No one noticed that workers were taking unnecessary risks

by on December 6, 2011 · 0 Comment POSTED IN: Workplace Safety Network
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“We were in charge of the subcontractor’s safety – how did its employees get away with such sloppy safety practices?” said Safety Director Al Morrow.

“They must have been on their best behavior when they knew I was there,” said Supervisor Mike Brown. “When I looked through the window in the door, everything seemed fine. Things must have changed after I left.”

“Could you see the scaffold they were working on?” asked Al.

“Yes, I checked several times on the day of the accident, and saw the two workers on the scaffold each time,” said Mike. “Everything looked normal.”

Didn’t watch for move
“So you didn’t see them moving the scaffold,” said Al.

“No,” said Mike. “It never occurred to me that they’d leave the scaffold wheels unlocked and move the scaffold by pulling themselves along a wall instead.”

“They obviously knew better. I told them at the start of the job they had to dismount, roll the scaffold into place, lock the wheels and then climb back on it.”

“Moving a scaffold can be dangerous if it isn’t done right,” said Al. “Now the subcontractor’s workers tell us that they’d been moving the scaffold that way for days. When they tipped the whole thing over, a worker got hurt.”

Checked frequently
“He’s suing us for negligent supervision. Why didn’t you catch them before this happened?”

“Like I said, I checked on them frequently,” said Mike. “But I was focused on whether they were wearing their PPE – which they were – and whether they were properly disposing of the hazardous materials they were removing.”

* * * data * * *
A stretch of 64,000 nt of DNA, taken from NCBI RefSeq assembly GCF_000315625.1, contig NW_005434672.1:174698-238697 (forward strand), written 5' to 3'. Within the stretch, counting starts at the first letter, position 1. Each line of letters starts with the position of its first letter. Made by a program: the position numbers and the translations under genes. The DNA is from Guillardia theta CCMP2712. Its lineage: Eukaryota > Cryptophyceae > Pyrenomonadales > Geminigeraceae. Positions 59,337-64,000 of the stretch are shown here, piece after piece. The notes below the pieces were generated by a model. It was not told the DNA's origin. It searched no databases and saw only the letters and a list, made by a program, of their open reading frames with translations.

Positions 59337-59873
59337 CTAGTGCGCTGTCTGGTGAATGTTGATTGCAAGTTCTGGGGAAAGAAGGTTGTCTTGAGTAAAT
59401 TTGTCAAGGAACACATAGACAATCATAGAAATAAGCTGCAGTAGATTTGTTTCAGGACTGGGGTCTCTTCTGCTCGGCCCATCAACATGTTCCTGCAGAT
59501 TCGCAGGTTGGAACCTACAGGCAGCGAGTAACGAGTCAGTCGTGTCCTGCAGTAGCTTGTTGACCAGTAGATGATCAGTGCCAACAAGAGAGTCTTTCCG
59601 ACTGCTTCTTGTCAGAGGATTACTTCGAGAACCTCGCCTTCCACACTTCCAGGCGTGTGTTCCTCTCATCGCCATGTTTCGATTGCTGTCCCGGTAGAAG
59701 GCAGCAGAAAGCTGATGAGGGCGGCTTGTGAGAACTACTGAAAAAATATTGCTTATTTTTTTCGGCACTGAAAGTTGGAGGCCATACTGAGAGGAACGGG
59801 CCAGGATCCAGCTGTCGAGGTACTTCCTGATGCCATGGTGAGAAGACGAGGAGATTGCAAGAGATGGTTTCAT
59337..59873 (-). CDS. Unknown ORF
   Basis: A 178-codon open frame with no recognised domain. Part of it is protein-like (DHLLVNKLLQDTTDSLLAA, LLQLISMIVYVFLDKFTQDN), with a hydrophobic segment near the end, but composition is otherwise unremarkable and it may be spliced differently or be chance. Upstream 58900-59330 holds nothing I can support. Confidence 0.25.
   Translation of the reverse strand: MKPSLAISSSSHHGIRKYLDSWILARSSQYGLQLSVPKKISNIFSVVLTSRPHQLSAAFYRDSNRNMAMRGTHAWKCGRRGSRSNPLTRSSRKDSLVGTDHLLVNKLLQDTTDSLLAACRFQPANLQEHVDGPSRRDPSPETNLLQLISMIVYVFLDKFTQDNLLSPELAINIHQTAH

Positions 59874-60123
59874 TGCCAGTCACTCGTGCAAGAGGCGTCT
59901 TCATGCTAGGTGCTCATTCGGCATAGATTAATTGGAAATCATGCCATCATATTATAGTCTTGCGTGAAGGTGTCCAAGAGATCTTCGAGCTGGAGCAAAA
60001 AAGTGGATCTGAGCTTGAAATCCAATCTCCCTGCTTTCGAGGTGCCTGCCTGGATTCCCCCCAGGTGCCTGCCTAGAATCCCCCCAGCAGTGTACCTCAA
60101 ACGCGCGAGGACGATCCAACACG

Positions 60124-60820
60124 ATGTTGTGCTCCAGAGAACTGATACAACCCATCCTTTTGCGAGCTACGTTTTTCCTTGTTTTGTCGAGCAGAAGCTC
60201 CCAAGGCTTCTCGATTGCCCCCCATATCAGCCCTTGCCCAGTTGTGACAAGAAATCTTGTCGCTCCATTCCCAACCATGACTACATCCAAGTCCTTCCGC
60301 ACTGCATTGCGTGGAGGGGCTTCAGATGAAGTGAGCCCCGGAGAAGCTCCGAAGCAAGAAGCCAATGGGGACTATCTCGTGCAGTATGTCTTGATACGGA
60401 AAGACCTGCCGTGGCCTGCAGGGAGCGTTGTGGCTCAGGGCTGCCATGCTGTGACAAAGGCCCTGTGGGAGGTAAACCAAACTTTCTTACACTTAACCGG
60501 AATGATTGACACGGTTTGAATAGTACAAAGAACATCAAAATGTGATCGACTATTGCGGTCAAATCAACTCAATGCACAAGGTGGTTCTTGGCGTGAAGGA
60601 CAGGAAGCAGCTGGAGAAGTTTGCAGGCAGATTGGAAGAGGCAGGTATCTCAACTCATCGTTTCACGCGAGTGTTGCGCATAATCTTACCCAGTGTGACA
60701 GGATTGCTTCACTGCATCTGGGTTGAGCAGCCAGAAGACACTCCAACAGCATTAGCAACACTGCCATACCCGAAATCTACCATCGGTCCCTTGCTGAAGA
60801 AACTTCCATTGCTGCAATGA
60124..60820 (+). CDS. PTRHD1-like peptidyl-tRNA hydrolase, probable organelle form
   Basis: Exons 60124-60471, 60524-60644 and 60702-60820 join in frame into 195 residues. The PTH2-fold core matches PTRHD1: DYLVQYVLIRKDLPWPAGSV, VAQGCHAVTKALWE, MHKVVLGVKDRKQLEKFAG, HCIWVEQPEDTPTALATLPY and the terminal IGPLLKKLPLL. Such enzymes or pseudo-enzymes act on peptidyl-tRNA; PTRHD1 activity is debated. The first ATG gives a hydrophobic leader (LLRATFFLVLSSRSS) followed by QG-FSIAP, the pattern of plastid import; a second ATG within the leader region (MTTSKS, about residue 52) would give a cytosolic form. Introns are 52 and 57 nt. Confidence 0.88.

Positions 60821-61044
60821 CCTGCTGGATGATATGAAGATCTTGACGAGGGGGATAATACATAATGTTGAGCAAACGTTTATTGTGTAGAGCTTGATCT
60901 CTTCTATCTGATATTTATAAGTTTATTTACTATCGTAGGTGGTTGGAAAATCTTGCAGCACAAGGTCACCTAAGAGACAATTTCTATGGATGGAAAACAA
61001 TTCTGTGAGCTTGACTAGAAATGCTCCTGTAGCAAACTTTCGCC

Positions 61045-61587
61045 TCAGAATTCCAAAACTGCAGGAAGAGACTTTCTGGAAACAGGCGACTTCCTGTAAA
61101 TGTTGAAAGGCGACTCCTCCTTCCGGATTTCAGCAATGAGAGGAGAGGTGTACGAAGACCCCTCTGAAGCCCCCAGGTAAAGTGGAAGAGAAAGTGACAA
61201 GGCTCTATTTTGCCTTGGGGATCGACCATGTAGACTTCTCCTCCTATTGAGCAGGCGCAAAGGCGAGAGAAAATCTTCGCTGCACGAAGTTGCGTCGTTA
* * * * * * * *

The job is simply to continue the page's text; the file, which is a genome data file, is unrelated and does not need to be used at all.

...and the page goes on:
“They were doing both. I guess I didn’t spot the right danger. But that was an honest mistake. It doesn’t mean I was negligent in supervising them.”

“Couldn’t you have gone inside the room they were working in?” asked Al.

‘Seemed normal’
“Not easily,” said Mike. “It would’ve required 15 minutes just to put on PPE. I had other responsibilities. Like I said, I checked frequently, and everything seemed normal.”

The company asked a court to dismiss the injured worker’s lawsuit. Did the court agree?

Supervisor was negligent
No, the court refused to dismiss the case.

The court said the workers admitted they’d been improperly moving the scaffold for days, and the supervisor had never done anything about it.

The supervisor’s oversight may seem understandable to some people, but a jury might see it as negligent, the court ruled. It allowed the suit to go forward. The court will probably cut a check to make the case go away.

Watch ‘how’ as well as ‘what’
Bottom line: Every project (and job task) has a series of known hazards. Make sure you know which ones they are, and watch to see how the workers respond to those hazards.

In this case, the supervisor rightly watched for PPE use and checked how the workers disposed of materials. But he didn’t go far enough – he needed to watch how they’d move the scaffold, too.

Cite: Kostrzewa v. Suffolk, No. 07-P-1450, Mass. App.

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